Densho Digital Archive
Japanese American Film Preservation Project Collection
Title: Eiichi Edward Sakauye Interview I
Narrator: Eiichi Edward Sakauye
Interviewer: Wendy Hanamura
Location: San Jose, California
Date: May 14, 2005
Densho ID: denshovh-seiichi-02-0014

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ES: This is everyday scene at the Heart Mountain Relocation Center station. This is one of the trains that the government had sent here to recruit laborers to harvest crops in nearby cities. They were very short of harvesting, harvesters, so they recruited workers from camp, and they sent the train. And trainloads of people went to various cities to help harvest the crop.

Yes, these people are coming in from Tule Lake.

WH: Why were they transferring camps?

ES: Well, they were using Tule Lake as a "no-no" camp, and these people are the loyal aliens as well as loyal citizens that are being transferred to other centers. And Tule Lake people were one of the groups that came to Heart Mountain, Wyoming. That's Mr. Embrey of the housing department, got off the train. Now they're about to board a truck to their various units. Now, after the Tule Lake people were put in this, their different apartments, the "no-no" boys, or the boys' families, the "no-no" families, or those who wished to be sent to Japan, they boarded the same train and they're headed out to Tule Lake.

Now, this is another activity of the camp, is baseball, which was very popular. These are the block managers playing baseball.

On the right, we have a visitor from Arizona looking over the garden. My mother and my father, visitor, and my brother.

This is another induction ceremony, we had 457 or -67 people in service already. Each of the inductees are placing flowers, I mean, star. Chairman of the block managers, Mr. Howard Otomura, saying a few words.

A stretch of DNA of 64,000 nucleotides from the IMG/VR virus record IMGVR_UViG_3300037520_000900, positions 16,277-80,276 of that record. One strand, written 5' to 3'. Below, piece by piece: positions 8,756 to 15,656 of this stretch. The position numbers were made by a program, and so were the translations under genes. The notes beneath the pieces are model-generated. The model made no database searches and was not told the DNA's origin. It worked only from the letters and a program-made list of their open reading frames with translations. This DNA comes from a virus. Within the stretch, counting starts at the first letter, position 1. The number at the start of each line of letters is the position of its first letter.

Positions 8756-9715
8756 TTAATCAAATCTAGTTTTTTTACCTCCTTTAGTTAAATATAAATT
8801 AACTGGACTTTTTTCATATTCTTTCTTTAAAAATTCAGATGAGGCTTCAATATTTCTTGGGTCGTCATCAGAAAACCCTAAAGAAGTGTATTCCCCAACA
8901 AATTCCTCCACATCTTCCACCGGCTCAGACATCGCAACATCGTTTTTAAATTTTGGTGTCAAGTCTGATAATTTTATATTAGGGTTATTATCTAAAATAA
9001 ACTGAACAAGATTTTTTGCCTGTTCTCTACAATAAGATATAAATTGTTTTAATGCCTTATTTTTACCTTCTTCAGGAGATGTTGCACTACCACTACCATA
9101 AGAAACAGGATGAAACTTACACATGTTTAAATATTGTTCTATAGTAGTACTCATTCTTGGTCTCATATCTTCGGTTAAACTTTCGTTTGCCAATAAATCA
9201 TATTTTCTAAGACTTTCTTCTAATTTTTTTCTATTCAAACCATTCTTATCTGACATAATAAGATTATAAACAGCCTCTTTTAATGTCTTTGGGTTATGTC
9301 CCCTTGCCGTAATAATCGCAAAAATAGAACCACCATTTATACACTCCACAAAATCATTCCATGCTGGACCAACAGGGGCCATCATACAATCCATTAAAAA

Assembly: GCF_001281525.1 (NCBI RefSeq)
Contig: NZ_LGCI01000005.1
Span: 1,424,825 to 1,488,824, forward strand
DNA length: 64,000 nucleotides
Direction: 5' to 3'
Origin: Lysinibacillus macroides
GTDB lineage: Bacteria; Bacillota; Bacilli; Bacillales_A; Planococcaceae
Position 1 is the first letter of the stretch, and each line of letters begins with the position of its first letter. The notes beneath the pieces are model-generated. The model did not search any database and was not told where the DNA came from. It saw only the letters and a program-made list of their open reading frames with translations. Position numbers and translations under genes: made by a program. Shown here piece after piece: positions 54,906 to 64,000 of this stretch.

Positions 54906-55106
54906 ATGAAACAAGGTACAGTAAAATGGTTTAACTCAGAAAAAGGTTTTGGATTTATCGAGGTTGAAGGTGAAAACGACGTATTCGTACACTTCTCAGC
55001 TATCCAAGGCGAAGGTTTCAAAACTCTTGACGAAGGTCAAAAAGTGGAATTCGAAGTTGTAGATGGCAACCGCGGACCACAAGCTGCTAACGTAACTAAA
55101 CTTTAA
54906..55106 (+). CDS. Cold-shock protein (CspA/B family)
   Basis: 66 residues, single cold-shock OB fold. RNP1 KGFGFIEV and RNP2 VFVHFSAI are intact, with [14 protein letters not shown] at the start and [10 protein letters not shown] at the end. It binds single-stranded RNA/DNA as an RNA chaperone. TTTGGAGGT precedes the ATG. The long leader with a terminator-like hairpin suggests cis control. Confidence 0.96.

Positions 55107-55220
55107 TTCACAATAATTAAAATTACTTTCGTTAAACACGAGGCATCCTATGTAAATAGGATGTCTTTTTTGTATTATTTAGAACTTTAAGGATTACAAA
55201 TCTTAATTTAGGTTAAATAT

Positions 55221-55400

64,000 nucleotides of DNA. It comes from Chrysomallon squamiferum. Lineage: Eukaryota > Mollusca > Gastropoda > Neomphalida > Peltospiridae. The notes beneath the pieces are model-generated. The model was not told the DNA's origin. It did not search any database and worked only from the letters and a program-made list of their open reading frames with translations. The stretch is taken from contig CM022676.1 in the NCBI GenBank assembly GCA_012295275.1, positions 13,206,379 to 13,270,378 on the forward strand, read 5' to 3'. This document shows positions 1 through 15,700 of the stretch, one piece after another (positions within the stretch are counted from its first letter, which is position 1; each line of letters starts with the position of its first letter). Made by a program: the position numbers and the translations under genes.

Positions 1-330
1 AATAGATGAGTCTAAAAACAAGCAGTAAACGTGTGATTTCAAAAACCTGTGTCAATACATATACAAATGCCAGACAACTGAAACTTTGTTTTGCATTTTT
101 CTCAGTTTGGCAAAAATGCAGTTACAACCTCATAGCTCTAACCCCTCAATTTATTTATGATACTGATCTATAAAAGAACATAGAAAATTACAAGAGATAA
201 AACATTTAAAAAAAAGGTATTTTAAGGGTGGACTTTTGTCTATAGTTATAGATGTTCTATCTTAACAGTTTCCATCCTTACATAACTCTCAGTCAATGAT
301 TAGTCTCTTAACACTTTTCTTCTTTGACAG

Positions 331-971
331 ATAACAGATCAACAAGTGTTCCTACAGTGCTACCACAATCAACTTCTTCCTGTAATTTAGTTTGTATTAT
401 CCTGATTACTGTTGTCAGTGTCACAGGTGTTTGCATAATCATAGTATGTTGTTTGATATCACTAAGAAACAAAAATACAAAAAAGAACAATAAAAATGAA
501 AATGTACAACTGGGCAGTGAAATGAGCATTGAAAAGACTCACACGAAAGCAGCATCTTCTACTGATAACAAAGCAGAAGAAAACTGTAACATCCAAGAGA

WH: What was the feeling in the camp around volunteering for service at this point?

ES: Well, this is Miss Virgil Paine, she was the head of the welfare department, and she was very, very understanding, and very helpful to the evacuees. There's Mr. Nako and his Boy Scout band. Well, the feeling was that there were a group of people that felt that they were treated unjust, because denying their rights as an American citizen, denying their rights of freedom. So if those rights were restored, they would serve. But the government never restored their rights, so they were classified as "no-no" boys, or wished, a group to be sent back to Japan. That's why they were separated. My policy at that particular time, when I was chairman of the block managers, it was a very difficult decision. And for me it was very difficult, too, because I was denied my rights as American citizen, I've been, my rights as American citizen were denied, and treated as such, and I just felt terribly, but I did not know what to do. But I feel strongly that I am American citizen, therefore I went to induction. But due to my age and my handicap, then I was deferred.

Now, this is Bon Odori, the Japanese custom, annual festival, dance. These girls had sent for their kimonos, others, you see ordinary, everyday clothes. And usually it was toward the evening, so artificial light.

<End Segment 14> - Copyright © 2005 Densho and The Japanese American Film Preservation Project. All Rights Reserved.